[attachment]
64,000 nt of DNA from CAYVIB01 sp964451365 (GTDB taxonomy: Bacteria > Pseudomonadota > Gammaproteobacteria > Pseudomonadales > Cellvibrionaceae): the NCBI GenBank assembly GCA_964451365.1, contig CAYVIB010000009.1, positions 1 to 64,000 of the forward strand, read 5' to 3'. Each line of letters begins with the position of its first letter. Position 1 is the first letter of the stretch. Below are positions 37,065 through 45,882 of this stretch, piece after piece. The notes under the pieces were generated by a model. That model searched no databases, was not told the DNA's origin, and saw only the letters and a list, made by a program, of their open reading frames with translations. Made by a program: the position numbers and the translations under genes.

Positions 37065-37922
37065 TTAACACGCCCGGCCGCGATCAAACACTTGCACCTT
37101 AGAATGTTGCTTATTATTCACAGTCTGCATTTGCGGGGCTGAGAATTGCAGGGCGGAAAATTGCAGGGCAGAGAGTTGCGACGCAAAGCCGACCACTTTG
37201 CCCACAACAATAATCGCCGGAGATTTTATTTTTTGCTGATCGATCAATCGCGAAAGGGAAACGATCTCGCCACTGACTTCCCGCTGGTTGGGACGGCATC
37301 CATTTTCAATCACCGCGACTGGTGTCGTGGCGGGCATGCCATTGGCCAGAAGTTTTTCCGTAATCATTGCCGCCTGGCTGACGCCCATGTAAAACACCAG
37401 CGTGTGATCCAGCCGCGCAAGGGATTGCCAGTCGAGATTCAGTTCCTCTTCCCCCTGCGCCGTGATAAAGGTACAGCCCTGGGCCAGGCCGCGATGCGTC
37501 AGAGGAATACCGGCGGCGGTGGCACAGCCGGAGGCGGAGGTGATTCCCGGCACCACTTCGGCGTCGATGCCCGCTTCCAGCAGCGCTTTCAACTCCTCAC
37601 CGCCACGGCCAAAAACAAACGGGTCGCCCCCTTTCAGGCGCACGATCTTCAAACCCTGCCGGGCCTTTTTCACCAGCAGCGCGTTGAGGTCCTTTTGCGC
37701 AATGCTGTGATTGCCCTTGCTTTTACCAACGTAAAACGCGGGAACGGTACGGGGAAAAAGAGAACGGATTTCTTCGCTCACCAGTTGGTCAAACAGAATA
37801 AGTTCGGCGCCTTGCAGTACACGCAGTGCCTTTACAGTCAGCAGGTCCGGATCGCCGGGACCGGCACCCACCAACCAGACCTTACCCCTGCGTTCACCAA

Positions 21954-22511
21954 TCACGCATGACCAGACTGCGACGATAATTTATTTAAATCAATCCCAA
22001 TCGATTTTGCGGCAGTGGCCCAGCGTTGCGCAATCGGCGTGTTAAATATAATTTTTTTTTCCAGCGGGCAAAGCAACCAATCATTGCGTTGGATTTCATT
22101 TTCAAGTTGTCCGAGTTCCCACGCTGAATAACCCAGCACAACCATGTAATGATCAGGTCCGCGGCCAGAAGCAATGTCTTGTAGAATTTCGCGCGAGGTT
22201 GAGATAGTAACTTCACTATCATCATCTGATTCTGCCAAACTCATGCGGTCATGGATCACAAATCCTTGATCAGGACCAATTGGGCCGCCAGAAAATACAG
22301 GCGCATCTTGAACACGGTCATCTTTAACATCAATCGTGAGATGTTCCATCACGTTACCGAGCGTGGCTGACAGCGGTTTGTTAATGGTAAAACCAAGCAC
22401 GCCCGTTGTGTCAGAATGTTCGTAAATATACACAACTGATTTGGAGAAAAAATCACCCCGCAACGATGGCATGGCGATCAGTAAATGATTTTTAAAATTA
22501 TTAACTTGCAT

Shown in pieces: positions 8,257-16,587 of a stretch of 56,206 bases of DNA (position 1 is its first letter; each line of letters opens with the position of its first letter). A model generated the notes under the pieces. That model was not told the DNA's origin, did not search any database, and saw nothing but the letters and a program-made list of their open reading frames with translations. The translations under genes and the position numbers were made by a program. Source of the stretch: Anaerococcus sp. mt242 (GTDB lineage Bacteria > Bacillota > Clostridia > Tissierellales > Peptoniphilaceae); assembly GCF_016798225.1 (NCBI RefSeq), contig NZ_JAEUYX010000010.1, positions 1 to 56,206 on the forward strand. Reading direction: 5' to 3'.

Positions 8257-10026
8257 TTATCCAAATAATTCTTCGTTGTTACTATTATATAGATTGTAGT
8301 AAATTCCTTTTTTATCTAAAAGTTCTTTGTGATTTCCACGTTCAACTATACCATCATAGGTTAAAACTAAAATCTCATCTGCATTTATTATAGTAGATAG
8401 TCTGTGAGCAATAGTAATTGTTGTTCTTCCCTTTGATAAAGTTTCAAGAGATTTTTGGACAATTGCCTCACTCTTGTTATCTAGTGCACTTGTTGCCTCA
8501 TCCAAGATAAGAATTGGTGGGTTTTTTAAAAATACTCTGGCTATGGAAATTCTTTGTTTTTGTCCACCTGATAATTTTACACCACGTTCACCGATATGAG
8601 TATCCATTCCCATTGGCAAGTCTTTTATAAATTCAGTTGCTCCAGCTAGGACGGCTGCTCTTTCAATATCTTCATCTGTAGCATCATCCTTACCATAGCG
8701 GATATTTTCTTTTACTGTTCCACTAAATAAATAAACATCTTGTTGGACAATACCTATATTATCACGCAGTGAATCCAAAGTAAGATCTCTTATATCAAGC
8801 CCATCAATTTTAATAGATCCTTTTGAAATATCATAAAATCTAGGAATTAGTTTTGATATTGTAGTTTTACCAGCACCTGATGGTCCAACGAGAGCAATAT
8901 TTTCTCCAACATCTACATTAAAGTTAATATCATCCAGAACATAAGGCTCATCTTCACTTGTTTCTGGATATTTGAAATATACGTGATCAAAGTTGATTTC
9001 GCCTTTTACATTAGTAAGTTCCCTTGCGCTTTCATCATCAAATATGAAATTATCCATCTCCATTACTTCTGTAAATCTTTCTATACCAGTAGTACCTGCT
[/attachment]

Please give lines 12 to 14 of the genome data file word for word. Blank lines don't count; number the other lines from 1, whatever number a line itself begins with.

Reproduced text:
Positions 21954-22511
21954 TCACGCATGACCAGACTGCGACGATAATTTATTTAAATCAATCCCAA
22001 TCGATTTTGCGGCAGTGGCCCAGCGTTGCGCAATCGGCGTGTTAAATATAATTTTTTTTTCCAGCGGGCAAAGCAACCAATCATTGCGTTGGATTTCATT